The custom Guitar builders blog | 23rd of april 2012
at Crimson Guitars we build entirely unique custom guitars and basses and here you can follow each one as they come to life.
We’ll begin this week, as last, with a video.. instead of the old format where I would recap the weeks work, rather redundantly as you then went on to look at photographs of that weeks work, I have a video of another kind.. this week the demo video of our newest completed custom guitar the PAF ‘elm’.. we’re getting better and better at recording accurate audio for these videos, while there is still a way to go I’m rather happy with the result.. what do you think?
..and here it is encased and getting used to being strung up.. a beauty that I’m very proud of indeed!
Now, to the ergonomic bass guitar that makes up one half of a detachable twin neck guitar, built in light-weight figured poplar (two words that don’t often go together!) I’ve had a few interesting problems with the lacquer.. some of the softer spots of the guitar and some places around the binding have sucked up more lacquer than the rest.. easy to repair though by adding more lacquer where needed.
On to the guitar half of the build.. both instruments are buffed, and buffed… and, you guessed it, buffed!
This is the first shot of them in their combined layout with a gloss finish.. I’m loving this build!
In the interests of comfort the necks of both guitar and bass are give a slightly more matte finish.. it still brings the multi-laminate mahogany to life though!
This is one of the Stock(ish) guitars.. the first Dissident to near completion, we’re slowly building up the beautiful oil finish.
The last job before hardware is applied is a little fretwork, the bubinga fretboard is masked off carefully under a double layer of tape.
Each fret is leveled, profiled and the slowly rubbed down.
And finally polished to a high high gloss for an effortless feel under your fingers.
also in the interests of comfort the sides of the fretboard are carefully rounded over, it will end up feeling like a well played in old friend.
After years in the workshop the bubinga fretboard is nice and dry and it needs sustenance.. many many coats of lemon oil are applied.
Excess lacquer is reamed out of the tuner holes with a tool left over from my days building viola da gambas..
Just for fun here’s an earlier iteration of myself, a hairier rather more svelt little upstart studying how to build early stringed instruments..
Back to the real world, Wilkinson saddles lifted from a stock tremolo..
I make up a plastic template
and then painstakingly turn that into a custom bridge for the guitar.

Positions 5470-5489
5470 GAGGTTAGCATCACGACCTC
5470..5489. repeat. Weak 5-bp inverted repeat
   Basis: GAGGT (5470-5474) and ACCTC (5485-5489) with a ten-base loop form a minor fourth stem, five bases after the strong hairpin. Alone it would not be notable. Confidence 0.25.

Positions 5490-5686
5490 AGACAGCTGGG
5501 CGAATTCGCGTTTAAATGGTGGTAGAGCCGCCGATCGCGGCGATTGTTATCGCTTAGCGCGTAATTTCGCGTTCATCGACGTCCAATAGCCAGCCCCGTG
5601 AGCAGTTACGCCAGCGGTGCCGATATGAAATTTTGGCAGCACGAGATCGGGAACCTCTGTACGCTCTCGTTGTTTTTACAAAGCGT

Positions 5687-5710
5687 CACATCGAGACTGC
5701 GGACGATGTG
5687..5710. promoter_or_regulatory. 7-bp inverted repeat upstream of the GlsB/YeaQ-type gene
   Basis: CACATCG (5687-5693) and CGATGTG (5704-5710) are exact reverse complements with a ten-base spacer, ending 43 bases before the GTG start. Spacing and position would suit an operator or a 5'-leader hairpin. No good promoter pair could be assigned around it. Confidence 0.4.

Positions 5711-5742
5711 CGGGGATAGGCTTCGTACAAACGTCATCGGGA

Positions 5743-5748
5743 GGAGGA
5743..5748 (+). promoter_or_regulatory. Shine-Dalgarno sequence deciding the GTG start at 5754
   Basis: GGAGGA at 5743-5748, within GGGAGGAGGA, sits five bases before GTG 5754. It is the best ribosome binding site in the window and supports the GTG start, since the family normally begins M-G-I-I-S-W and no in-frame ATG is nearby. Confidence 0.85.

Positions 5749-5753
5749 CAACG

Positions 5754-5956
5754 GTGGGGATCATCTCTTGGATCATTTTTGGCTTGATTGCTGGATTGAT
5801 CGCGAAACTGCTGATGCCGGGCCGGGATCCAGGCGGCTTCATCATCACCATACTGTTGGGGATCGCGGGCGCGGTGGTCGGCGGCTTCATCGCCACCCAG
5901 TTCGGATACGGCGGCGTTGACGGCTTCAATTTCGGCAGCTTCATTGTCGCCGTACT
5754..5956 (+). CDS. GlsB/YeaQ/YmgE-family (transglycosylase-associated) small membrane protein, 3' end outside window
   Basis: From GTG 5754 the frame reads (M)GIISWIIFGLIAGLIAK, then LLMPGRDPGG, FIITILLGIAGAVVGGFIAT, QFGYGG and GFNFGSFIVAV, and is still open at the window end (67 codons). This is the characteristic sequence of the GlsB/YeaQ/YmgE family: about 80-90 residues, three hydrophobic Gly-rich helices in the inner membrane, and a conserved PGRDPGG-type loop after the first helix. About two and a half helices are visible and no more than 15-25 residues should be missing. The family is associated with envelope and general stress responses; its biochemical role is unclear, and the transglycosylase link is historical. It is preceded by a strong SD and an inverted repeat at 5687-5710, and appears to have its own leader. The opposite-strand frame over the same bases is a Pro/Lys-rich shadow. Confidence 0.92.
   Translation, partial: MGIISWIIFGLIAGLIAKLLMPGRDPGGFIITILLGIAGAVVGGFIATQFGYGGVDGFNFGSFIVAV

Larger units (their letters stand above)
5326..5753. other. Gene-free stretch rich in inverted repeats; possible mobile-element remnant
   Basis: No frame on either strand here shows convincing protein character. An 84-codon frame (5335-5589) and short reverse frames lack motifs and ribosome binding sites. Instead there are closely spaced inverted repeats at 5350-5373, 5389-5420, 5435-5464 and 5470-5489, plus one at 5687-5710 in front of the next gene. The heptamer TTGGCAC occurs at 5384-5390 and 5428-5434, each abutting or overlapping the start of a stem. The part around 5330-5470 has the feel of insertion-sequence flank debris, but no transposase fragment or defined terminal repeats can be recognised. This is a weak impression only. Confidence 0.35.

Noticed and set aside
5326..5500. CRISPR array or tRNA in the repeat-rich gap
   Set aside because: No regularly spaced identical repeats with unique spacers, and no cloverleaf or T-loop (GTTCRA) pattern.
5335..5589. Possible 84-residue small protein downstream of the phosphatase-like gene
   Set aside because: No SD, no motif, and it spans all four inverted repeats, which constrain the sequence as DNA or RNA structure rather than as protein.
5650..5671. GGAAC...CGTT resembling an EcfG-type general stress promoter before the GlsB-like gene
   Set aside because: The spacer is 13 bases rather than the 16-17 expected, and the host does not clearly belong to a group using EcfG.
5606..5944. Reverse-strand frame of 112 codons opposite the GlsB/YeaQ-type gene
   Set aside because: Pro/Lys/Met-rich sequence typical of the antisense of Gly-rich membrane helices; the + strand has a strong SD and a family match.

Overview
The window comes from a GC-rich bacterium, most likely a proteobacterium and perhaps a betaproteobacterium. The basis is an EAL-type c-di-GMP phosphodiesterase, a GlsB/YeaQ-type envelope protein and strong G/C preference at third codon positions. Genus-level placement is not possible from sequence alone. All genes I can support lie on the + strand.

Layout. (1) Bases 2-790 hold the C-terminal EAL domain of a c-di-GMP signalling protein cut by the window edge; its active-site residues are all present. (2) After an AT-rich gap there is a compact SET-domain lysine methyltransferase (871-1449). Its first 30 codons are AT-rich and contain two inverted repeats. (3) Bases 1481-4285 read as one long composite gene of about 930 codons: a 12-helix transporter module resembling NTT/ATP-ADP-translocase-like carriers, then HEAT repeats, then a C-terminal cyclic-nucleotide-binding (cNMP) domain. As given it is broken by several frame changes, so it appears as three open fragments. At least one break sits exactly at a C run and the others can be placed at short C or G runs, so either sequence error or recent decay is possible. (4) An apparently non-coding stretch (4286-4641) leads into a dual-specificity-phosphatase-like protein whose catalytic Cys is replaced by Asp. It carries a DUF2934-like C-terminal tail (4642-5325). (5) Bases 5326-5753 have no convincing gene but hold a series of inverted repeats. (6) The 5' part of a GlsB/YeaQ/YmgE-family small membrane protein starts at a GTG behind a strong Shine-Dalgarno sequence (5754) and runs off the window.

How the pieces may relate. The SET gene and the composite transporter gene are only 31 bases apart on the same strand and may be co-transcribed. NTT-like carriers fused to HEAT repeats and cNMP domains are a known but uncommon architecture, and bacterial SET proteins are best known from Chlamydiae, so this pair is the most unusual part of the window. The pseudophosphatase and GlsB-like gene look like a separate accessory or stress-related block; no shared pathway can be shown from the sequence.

Part way there..
We needed a custom bridge of some sort to fit with the fanned frets we’ve used on both instruments.
More machining in our small engineering room as I drill and countersink the fixing holes.
Everything is carefully lined up with the outer strings and we’re good to go.
Needless to say I’d changed my mind when I decided to build this unit, ideally I would have recessed this before applying finish but this is the way it went and it works perfectly..
The through body stringing is drilled next using the pillar drill while holding my breath and crossing every digit..
And finally the string ferrules are hammered into place.
Now, I’m not going to trust boring old wood screws in my guitar, machine bolts and threaded inserts all the way!!
It is in..
and it is sexy, and stable and again I’m really rather happy with the result!
In a break from the norm I pootle off to Yandles to lust after some wood.. walnut here..
but I come home with a chunk of beautifully spalted beech for an explorer we’re soon to build.
After pausing to lovingly fondle this incredibly pretty, and expensive, 4 foot high log of snakewood.. I would have it if I could!!
Back in the workshop and it’s time to start installing the customised custom pickups..
The original surround-less look is not dong it for me so I start work on a set of bespoke pickup surrounds to match the padouk covers.
The padouk on its own would not be strong enough so I glue the surrounds on to a veneer with opposite grain.. effectively creating a very expensive ply.
While that cures the tuners are installed.. you can see here the angle I carved in the side of the headstock.. who needs 90 degrees anyway!
Or a solid headstock for that matter!?
Now, some hippo ivory is marked out
and carved into one of my (trademark?) scalloped nuts..
And finally the guitar is strung up, and strummed, for the first time!
A bit yellow under the tungsten lights working at night but a guitar indeed
I love my job!!!
Back to the surrounds, excess veneer is cut away.
and they are carved and shaped
and oiled.. you’ll have to come back next week to see the final, superlative, result.. or you can sneak a peak at the daily picture feed through twitter, flickr, facebook et al.. links at the bottom of the page.. Thank you for reading.. All my best, Ben
Crimson Custom Guitars UK